An old friend from many years ago would sometimes bemoan busy times in life by saying something like, “I don’t know whether I’m comin’ or goin’ and sometimes I meet myself in the middle.”

His logic may have been lacking, but his point was clear enough: we’ve all had hectic periods, whether long or short, that left us longing for quiet and a bit of free time.

Self-care, some people call it.

The month of October has been one of those crazy times for me.

On top of my regular classes to teach, papers to grade, committee meetings to attend, Bible studies to compose, columns to write, and videos to record, three weekends in a row called for travel.

We drove to Pennsylvania for four days of preparation and helping nine of our Good Faith Media friends get personally acquainted with several Old Order Amish families in Lancaster County.

The next weekend, ostensibly our “Fall Break,” called for a cross-country flight to Seattle to participate in an updating and training conference for the Independent Review Board I’ve served on since 1996.

An overnight flight from Seattle got me home in time for classes on Monday and Tuesday before Susan and I loaded the Prius for a long drive to Amicalola Falls State Park lodge in North Georgia, where I participated in a Good Faith Media writing retreat followed by a two-day staff meeting.

While Susan drove, I graded assignments, attended a meeting on Zoom, prepared for my next IRB meeting, and worked on an upcoming sermon. After detouring enough to visit my father (and reminding him again who I am) as well as my oldest son, we got home Sunday night just in time to hit the hay with another full week on the horizon.

So, what do you do when you’re burning the candle at both ends?

You try to find some place in the middle that’s not on fire. You carve out moments of solitude or renewal – and you hope you don’t run into someone trying to convert you.

Water reflecting restaurant lights at night.

(Photo: Tony W. Cartledge)

In Seattle, I stayed on East Coast time, which meant I woke up no later than 4:00 a.m. every morning, which gave me time not only to get some work done, but also to hike downhill from the hotel and spend an hour or more walking along the Alaskan Way waterfront.

The quiet was only occasionally broken by an early bus or a worker washing down the sidewalk. Other than the occasional jogger, I could enjoy the slow rustle of the waves and the beckoning lights without worry of being run over by a scooter or bicycle.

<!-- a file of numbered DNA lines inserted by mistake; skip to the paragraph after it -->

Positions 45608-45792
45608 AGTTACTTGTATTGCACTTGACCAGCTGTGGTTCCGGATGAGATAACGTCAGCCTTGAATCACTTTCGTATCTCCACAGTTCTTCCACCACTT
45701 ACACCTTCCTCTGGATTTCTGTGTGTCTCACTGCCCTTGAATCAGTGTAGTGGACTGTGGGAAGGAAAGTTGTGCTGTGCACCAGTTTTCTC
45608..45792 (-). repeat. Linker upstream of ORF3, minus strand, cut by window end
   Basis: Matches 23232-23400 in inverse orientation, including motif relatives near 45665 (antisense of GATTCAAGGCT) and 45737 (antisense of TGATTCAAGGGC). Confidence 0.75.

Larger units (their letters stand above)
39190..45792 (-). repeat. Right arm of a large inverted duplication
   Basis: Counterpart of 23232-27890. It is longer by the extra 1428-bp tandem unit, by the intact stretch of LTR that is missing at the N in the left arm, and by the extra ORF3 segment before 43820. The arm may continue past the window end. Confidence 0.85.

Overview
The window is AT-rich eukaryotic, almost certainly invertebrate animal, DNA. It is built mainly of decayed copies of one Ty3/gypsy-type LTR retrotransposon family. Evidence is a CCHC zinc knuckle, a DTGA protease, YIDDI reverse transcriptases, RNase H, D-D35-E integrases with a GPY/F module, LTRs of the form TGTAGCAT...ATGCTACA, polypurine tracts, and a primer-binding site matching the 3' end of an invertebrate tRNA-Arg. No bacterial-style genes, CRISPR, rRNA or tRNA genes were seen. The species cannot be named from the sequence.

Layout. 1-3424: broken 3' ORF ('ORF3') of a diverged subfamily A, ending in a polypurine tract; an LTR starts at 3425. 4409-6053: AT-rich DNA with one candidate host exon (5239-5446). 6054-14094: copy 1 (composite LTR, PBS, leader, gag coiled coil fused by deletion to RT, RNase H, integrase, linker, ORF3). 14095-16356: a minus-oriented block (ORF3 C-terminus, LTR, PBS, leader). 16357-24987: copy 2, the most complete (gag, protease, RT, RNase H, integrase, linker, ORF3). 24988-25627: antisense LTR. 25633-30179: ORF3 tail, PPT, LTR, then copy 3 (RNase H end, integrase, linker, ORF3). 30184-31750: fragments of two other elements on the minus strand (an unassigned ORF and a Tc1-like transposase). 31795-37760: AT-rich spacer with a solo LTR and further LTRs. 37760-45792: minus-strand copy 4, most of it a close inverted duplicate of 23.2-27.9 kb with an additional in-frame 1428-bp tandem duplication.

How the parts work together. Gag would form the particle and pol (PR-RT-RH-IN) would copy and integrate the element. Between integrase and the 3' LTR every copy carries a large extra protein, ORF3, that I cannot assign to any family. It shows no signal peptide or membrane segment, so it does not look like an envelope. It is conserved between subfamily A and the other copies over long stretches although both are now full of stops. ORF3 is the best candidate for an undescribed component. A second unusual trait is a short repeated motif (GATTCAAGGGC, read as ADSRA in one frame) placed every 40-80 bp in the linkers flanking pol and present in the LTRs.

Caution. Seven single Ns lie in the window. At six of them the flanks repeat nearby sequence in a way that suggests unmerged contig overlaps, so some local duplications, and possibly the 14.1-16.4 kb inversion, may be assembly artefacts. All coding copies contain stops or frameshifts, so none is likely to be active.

Free time before my late evening flight offered time for a much longer walk on Saturday afternoon, but a much different one. On an uncharacteristically warm and beautiful day, Pike Place Market was wall to wall with people buying everything from fish to flowers to roasted corn and ice cream.

The waterfront was a maelstrom of pedestrians, packed with prospects for purveyors of religion.

The first group I passed was a line of Rastafarians who had decorated the sidewalk with flags and posters illustrating their beliefs. At one end of the group was a preacher, and at the other end was a big guy wearing a frown to go with his dreadlocks and the wicked assault rifle he was holding in a tight grip, as if providing security for the group.

Near the aquarium a smaller group of Jehovah’s Witnesses blocked half of the sidewalk, offering free Bible study materials for any who sought direction.

A bit further down was a small clique of fervent fundamentalists. One held a large sign calling for passersby to “Repent and Believe the Gospel” or “Repent and Be Born Again,” depending on which side of the sign you could see.

Another young man had collared an unsuspecting soul and was talking earnestly to her while a partner in the enterprise stood beside them with his phone in the air, taking video of the conversation.

A meal sitting on a blue trey on a table outside overlooking a harbor with boats.

(Photo: Tony W. Cartledge)

For what purpose, I wondered. To pridefully post their efforts on Instagram, or to provide evidence to a superior that they really did witness on the street?

I gave them a wide berth and made my way to Ivar’s Seafood Bar, where a cup of clam chowder and an order of fish and chips calmed my spirit. Even the pushy scrap-seeking gulls were less of an irritant than the crusaders seeking more stars for their crowns.

There are effective ways of sharing the love of Jesus, and most of them occur face to face, but not in-your-face.

Busy times come. Find respite where you can – and try not to bother anybody.

Sometimes the best witness is a quiet smile.

A billboard featuring Fred Rogers in an airport.

(Photo: Tony W. Cartledge)

Share This